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  • Keane a cause of concern for Ireland

    first_img The 32-year-old is in line to win his 124th senior cap at the Aviva Stadium on Tuesday evening, but only if he is given the go-ahead to play after suffering an injury during the creditable 0-0 draw in Sweden on Friday evening. Manager Giovanni Trapattoni, however, is hopeful that his captain, Ireland’s leading international goalscorer with 54, will be fit and ready to play again. The Italian said: “Robbie is having a scan on his calf. He has a little bit of pain, but the scan will clarify the situation. I think he can play, but we will wait for the decision after this scan.” Keane freely admits he has played for much of his career carrying niggling injuries, and he will be desperate to be involved in a game which could have a major bearing on Ireland’s hopes of making it to the finals in Brazil next summer. The deserved point with which Trapattoni’s men returned from Stockholm kept them firmly in the race for second place in Group C, although they dropped to fourth place as a result of Austria’s 6-0 demolition of the Faroe Islands. However, with the Swedes not in action on Tuesday evening, victory over the Austrians would leave the Republic in possession, for the time being at least, of the runners-up spot, and no one within the camp is underestimating the importance of the fixture. Asked if he would field the same team at the Aviva Stadium as he did at the Friends Arena, Trapattoni said, somewhat coyly: “Ninety-nine per cent, maybe. “Obviously there is the scan for Robbie Keane – Robbie played very, very well and his experience has been important. I think he can be ready. “But this game, we must think about all our possibilities. It’s a game we want to win, but also those who don’t start, the one or two or three changes (substitutions) will be very, very important.” Glenn Whelan returned to training today and is expected to resume against Austria, but as well as Keane, Trapattoni has a doubt over Jon Walters, who has a back problem. Skipper Robbie Keane is anxiously awaiting the outcome of a scan on his calf as the Ireland prepare for their World Cup qualifier showdown with Austria.center_img Press Associationlast_img read more

  • Hughes: Virus blowing through Stoke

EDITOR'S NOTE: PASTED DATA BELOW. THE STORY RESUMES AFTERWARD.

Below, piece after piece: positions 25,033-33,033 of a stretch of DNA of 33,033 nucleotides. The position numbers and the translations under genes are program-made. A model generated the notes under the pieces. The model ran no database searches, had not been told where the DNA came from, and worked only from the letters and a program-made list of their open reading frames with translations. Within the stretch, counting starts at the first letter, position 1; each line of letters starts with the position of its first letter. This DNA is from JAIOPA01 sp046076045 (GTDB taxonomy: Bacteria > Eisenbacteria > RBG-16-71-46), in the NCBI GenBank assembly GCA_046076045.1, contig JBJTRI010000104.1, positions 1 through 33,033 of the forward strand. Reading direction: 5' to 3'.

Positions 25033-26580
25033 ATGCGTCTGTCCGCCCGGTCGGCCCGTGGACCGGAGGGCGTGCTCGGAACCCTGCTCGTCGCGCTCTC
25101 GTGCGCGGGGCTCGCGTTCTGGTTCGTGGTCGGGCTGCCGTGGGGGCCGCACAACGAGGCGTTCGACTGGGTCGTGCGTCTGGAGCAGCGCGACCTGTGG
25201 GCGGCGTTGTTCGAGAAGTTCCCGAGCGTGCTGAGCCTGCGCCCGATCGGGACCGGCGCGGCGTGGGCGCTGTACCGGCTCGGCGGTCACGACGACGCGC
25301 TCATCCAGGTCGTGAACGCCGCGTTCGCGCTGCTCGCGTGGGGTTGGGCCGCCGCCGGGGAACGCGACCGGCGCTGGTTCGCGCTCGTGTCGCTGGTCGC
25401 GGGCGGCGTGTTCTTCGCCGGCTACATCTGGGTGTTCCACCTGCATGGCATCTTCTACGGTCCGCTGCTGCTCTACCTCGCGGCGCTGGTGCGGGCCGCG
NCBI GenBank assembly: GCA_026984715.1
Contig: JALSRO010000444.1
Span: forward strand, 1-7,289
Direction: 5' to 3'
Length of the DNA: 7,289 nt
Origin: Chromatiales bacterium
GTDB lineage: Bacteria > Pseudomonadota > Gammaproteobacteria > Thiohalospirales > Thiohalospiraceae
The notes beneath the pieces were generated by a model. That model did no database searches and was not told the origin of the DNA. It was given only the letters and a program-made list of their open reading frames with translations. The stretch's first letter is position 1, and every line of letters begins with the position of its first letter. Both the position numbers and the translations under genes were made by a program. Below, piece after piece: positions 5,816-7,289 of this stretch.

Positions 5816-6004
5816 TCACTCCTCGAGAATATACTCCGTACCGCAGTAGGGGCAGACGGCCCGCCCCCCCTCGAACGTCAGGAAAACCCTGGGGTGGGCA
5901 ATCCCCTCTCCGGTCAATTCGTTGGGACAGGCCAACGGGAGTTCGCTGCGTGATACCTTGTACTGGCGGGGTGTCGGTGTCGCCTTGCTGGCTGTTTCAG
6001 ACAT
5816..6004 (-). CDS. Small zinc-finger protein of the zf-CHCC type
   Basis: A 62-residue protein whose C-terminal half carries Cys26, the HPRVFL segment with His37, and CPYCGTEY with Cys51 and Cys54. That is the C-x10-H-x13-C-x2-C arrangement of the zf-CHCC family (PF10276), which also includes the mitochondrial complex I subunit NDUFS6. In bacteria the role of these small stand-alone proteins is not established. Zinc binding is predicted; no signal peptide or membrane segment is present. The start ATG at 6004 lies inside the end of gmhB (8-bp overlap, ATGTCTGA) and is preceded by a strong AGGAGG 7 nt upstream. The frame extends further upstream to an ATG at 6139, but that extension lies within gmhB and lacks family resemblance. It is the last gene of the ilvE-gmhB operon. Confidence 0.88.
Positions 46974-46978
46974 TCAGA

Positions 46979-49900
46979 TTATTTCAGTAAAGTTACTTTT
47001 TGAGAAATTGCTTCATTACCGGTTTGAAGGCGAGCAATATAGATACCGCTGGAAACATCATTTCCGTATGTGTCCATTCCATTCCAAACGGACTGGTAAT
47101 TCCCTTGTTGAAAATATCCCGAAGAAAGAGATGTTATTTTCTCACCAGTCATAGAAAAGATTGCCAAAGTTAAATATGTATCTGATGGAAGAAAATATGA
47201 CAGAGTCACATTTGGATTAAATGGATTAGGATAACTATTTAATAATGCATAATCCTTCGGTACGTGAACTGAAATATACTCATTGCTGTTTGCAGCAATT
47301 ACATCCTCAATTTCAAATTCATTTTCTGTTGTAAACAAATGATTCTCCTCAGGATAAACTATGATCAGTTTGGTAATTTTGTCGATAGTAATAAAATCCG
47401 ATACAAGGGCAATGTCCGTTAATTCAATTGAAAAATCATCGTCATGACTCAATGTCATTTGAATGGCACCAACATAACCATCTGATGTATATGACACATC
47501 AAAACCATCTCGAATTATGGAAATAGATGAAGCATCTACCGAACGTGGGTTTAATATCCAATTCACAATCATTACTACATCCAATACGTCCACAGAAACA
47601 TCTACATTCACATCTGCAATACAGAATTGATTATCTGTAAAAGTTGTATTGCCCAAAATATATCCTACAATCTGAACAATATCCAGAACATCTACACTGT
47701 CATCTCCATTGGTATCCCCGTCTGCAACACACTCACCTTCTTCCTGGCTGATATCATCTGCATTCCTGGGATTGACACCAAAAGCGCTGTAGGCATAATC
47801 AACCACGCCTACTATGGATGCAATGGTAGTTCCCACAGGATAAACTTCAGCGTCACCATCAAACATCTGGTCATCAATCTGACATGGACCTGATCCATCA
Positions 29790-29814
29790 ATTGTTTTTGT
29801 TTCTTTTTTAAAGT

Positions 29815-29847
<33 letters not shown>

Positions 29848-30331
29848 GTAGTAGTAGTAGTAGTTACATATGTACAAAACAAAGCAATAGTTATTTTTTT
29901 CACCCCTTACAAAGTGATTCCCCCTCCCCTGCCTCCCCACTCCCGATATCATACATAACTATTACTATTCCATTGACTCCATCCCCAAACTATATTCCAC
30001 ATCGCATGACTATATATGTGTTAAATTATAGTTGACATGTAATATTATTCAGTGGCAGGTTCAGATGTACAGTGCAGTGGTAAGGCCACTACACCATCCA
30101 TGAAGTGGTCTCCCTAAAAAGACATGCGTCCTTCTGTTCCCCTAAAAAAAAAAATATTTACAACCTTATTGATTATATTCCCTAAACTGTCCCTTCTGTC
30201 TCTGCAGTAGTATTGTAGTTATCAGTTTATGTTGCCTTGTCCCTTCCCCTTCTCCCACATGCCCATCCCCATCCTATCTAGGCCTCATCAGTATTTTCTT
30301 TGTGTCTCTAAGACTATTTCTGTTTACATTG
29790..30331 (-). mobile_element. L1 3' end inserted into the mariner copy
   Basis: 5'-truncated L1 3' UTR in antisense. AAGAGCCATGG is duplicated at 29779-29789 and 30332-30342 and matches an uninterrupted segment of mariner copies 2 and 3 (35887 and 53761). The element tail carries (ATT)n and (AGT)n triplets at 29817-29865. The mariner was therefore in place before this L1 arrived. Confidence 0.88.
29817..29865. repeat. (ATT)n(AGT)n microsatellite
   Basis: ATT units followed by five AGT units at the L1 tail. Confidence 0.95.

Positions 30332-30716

first_img Press Association Stoke boss Mark Hughes has conceded his side are at the mercy of a virus that has swept through the training ground. “Hopefully it’s going to be a 24-hour thing and they’ll be okay, but naturally it’s something we’re having to monitor. “We thought we’d got hold of it, but after this morning we’ve had to put those thoughts on the backburner. “We’re trying to keep the impact of it to a minimum if we can, but we’re at the mercy of it. We’re hoping nobody else will go down with it. “In 24 hours’ time we might be in a similar situation with different people, but we’re hopeful we’ve done enough.” For Hughes, it is a case of illness being added to injury given the number of players who have been on the sidelines of late. On-loan Victor Moses joined the list on Wednesday as he will be out for six-to-eight weeks with a thigh injury. Better news for Hughes, though, is that defenders Erik Pieters and Marc Wilson returned to training this week after missing the 2-1 home defeat to Burnley last Saturday with calf and hamstring problems respectively. Crucially, influential centre-back Robert Huth is on the brink of a return after a recent calf injury. Huth has not played a league game for a year after sustaining a long-term knee injury, and although fit in pre-season, has only played two Capital One Cup matches this term due to setbacks. Hughes added: “He’s doing really well. He’s very close to joining in with the senior squad again, which we are all delighted about. “We’re coming into a period of games in a short period of time, so we are going to need bodies, and Rob coming back at this time of year is a bonus for us. Hughes explained: “We’re struggling to contain it somewhat. “The under-21s were hit by it earlier in the week. We tried to deal with it there and then. “We closed their operation down to such an extent they haven’t been in or around the building for the last three days, and they won’t be in tomorrow either. “Unfortunately, today Asmir, Geoff and Phil reported they were feeling unwell with sickness and what have you. “Phil came in and was prepared to train, but under the circumstances we felt he was better served by returning home. “Asmir was ill overnight and didn’t report in, and Geoff was sick when he came into the building, so he went straight back.” Asked as to the cause, Hughes replied: “It could be the time of the year, something that’s around, that you pick up from your kids. “We’re not sure where it’s come from. We tried to sanitise the building on Wednesday, we went right through it. The bug has already decimated the under-21 set-up, and although the club believed they had contained it, three senior players in Asmir Begovic, Geoff Cameron and Phil Bardsley have now been laid low. Hughes is hopeful the illness will pass in 24 hours and the trio will be in training again on Friday, but has no idea who might be the next victims ahead of Saturday’s Barclays Premier League trip to Liverpool. last_img read more